|Publication number||US6931913 B2|
|Application number||US 10/761,729|
|Publication date||Aug 23, 2005|
|Filing date||Jan 21, 2004|
|Priority date||Jan 21, 2004|
|Also published as||US20050155410|
|Publication number||10761729, 761729, US 6931913 B2, US 6931913B2, US-B2-6931913, US6931913 B2, US6931913B2|
|Inventors||Lane L. Manoosingh|
|Original Assignee||Constellation Technology Corporation|
|Export Citation||BiBTeX, EndNote, RefMan|
|Patent Citations (9), Referenced by (12), Classifications (18), Legal Events (5)|
|External Links: USPTO, USPTO Assignment, Espacenet|
This invention was made with U.S. Government support under contract or grant DTRA02-99-C-0187 awarded by the Defense Treat Reduction Agency. The U.S. Government has certain rights in the invention.
1. Field of the Invention
This invention relates to a chemical agent detector. More particularly, it relates to a device used for the detection of chemical agents, vapors and gases which utilizes a plurality of surface acoustic wave (SAW) based sensors in a microcontroller circuit for its sensing and detection functions.
2. Background of the Prior Art
Surface Acoustic Wave (or SAW) based sensors are known in the prior art. SAW sensor devices can be used in the detection of chemical agents, vapors and gases, aerosols and fluids. The detection of chemical agents which may be hazardous to the environment and to the health of living organisms has become very important. The safeguarding of workers in a factory or that of military personnel in hazardous environments has become increasingly important.
The use of SAW sensors for the detection of chemical agents are usually included in local oscillator circuits of detection devices. SAW sensors act as a key resonator in the local oscillator circuit. A polymer coating is deposited on the SAW sensor of which has a specific affinity to a specific gas or fluid to be detected. The oscillator circuit (or loop) is allowed to generate a constant frequency periodic wave. A frequency shift, and/or attenuation, in the oscillator output occurs when there is an introduction of the specific gas or fluid. This frequency shift is measured and used to determine that a specific gas or fluid is present in the environment. The frequency shift is a direct result of a decrease in velocity of the acoustic wave crossing over the SAW resonator. The decrease in velocity of the acoustic wave is a direct result of increased mass loading upon the sensor by molecules of the chemical agent, vapor, gas or fluid. In other words, changes to the propagation characteristics of the acoustic wave can be measured to indicate that the sensor has absorbed (or has been loaded with) a particular chemical agent.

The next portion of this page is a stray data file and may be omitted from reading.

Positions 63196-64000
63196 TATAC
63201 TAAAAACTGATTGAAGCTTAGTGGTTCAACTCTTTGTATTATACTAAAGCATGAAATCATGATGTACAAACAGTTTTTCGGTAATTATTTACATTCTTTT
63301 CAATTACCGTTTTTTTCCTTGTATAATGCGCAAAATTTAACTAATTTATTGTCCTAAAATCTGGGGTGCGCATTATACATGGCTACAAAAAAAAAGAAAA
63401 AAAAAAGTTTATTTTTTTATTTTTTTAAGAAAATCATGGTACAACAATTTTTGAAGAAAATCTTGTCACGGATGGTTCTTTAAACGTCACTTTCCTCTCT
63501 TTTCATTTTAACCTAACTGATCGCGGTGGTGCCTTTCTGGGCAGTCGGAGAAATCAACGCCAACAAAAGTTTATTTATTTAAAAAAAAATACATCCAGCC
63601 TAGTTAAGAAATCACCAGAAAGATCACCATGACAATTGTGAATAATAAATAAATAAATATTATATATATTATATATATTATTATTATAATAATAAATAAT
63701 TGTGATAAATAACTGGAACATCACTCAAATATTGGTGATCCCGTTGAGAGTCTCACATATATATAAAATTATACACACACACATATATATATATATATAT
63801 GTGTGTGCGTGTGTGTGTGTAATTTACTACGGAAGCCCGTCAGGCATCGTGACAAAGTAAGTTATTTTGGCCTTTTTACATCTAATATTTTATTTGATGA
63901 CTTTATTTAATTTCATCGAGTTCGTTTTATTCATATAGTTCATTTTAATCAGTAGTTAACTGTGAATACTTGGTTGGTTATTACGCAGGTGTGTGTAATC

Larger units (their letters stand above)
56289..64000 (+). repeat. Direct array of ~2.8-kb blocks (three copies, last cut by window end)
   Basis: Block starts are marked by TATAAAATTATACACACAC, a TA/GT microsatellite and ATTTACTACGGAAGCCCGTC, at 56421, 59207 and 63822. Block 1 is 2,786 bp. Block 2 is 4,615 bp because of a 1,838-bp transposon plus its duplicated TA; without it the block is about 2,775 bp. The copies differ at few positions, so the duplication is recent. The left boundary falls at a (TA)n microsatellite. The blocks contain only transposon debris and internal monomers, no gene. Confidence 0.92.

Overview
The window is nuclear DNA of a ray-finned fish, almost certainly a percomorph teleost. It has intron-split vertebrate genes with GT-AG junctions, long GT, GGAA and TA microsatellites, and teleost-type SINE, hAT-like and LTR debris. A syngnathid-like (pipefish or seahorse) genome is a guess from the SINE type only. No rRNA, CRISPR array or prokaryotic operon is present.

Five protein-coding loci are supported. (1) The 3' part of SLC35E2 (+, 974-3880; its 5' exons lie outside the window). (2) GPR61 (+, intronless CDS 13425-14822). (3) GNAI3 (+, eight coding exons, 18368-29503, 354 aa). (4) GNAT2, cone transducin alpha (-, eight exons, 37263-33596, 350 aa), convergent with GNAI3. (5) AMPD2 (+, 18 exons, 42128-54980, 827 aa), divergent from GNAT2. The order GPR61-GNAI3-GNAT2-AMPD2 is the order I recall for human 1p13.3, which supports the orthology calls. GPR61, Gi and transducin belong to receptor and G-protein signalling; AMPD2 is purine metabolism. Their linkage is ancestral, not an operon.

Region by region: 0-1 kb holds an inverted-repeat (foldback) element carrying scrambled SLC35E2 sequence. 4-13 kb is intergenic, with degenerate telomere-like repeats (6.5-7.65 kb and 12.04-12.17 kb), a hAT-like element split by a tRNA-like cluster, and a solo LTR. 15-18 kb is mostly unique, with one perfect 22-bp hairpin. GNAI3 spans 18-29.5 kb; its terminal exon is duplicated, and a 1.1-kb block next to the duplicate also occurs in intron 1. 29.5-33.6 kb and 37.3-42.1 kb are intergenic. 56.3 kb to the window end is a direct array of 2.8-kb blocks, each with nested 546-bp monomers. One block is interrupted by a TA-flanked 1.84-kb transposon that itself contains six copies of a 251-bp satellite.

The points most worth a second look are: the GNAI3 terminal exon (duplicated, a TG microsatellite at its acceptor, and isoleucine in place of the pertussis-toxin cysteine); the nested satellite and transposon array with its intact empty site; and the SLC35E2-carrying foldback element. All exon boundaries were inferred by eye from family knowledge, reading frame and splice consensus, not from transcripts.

U.S. Pat. No. 4,361,026 to Muller et al. discloses a device and method for sensing fluids wherein a single SAW sensor is employed for detecting a specific targeted fluid. A substrate made of silicon having a piezoelectric film deposited thereon is included on which surface acoustic waves can be propagated. Transmitting and receiving transducers are employed on a top surface of the silicon substrate and piezoelectric film for propagating and receiving the surface acoustic waves. A sensing member is also included along a bottom surface of the silicon substrate to interact with the surface acoustic waves; this causes a variation in the frequency of the wave for measurement by the receiving transducer in response to the presence of the specific targeted fluid. This invention is limited however in its measurement of targeted agents, wherein only one agent, and in particular a fluid, can be measured and detected. A multi-sensor array for the detection of a plurality of different agents is not disclosed or suggested. Further, this prior art invention does not contemplate how to process a high frequency signal that may be generated from the sensing member.